The Department of Transport provided an in-depth look at its Strategic Plan and Budget and its performance as a department. The most important priority for the department was the implementation of its transport plan for the 2010 Soccer World Cup. It had taken a deliberate decision to overlap its public transport strategy with its transport plan for the 2010 World Cup and it did not see those as two separate programmes. The World Cup would develop affordable public transport services between airports and cities and this would remain as a legacy as would the extended bus services connecting people to railway stations.
The point that was emphasised was that South Africa needed an efficient, low cost, transport system in order for the economy to function properly. There were concerns about changing global conditions and the energy crisis. The budget for bus subsidies was set at R40 million. This was much less than expected and the Department was still engaging with Treasury. Fuel price adjustments alone would swallow most of that.
The Committee agreed with the Department that reducing its 35% vacancy rate was hampered by the shortage of specialised skills. Various suggestions were mooted by the Department such as the public service limiting the movement of staff within a two-year period to slow down job-hopping. Also the Committee agreed that it was a false saving to pay inadequate salaries
In presenting the DOT Strategic Plan 2008/09, Ms Mpumi Mpofu (Director General: Department of Transport) was accompanied by Mr Mawethu Vilana (DDG, Transport Logistics); Mr Mathabatha Mokonyama (Acting DDG: Integrated Planning and Intersphere Coordination plus Coordinator for 2010) and Mr Dan Pretorius (Chief Financial Officer).
DOT Strategic Plan
Ms Mpofu said that it had become more complex to determine priorities because the external mandatory processes largely dictated what could actually be delivered in a particular financial year or Medium Term Expenditure Framework (MTEF) period. Their approach was to look at the department’s mandate, the Cabinet/Lekgotla priorities identified for clusters relevant to Transport, and the 24 Apex Priorities from the State of the Nation Address. They interrogated the budget allocation for the MTEF three-year period because if it was not budgeted for, it was not achievable. So it was what could be done practically without asking for more funding.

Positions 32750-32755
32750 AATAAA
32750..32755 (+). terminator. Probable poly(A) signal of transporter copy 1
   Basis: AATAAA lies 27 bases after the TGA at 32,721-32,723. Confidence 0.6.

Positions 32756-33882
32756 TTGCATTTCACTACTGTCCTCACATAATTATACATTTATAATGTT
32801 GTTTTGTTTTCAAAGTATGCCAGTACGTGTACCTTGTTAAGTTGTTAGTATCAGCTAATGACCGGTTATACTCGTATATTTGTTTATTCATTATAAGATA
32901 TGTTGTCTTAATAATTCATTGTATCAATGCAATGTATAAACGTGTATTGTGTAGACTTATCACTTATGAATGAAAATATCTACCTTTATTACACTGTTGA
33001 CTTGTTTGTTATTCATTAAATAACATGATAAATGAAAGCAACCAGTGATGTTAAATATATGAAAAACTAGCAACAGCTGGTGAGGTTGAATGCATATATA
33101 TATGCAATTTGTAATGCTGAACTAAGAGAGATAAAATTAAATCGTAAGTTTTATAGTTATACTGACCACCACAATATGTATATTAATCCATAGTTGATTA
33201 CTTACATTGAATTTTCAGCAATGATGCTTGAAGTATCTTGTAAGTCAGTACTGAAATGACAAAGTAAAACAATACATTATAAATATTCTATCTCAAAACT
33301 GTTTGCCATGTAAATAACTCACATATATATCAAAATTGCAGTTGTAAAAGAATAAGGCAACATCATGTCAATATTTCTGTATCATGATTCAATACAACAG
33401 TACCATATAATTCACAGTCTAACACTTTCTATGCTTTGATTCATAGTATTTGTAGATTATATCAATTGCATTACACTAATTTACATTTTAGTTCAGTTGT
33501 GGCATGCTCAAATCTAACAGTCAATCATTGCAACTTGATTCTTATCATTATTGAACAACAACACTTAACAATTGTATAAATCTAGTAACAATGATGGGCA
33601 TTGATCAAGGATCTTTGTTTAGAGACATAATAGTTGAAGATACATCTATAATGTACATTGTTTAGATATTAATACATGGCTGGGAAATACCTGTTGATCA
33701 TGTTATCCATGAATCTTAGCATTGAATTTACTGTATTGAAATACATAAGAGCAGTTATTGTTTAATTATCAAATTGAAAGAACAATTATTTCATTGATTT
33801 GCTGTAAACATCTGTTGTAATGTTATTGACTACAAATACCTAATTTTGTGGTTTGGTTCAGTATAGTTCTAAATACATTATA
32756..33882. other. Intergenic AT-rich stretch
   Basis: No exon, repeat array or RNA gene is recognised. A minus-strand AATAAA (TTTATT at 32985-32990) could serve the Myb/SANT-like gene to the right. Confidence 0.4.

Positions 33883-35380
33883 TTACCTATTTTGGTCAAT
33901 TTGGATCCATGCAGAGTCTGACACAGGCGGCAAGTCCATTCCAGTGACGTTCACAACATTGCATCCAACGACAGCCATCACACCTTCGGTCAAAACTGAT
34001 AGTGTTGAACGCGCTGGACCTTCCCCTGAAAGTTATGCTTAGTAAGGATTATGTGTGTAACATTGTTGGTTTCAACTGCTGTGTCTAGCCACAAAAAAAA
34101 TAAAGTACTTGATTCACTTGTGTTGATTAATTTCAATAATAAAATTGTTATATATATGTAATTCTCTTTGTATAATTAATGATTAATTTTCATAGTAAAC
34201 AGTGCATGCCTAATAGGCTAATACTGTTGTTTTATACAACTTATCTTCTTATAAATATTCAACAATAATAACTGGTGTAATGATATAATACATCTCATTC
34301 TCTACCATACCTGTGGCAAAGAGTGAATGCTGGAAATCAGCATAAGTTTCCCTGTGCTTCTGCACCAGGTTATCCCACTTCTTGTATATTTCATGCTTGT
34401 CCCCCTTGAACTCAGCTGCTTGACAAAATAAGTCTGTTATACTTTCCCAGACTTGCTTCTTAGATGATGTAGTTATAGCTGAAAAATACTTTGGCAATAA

The DOT vision had been reviewed as ‘Transport, the Heartbeat of Economic Growth and Social Development’ as recognition of some of the critical social interventions that had to be made. Shova Kalula, public transport and others that were the core of rural transport initiatives were more social development than economic. She went over the DOT Focus Areas:
- Research and development
- Regulatory environment
- Integrated Planning
- Implementation of transport logistics
- Public Transport
- Appropriate monitoring mechanisms for public entities.
The January 2008 Cabinet Lekgotla resolutions relevant to DOT were identified:
- The Integrated Infrastructure Plan
- Implementation of the industrial policy
- Implementation of Public Transport Key Action Plans, includingTaxi Recapitalisation, the subsidy system and investment plans, and also included rail and rail revitalisation issues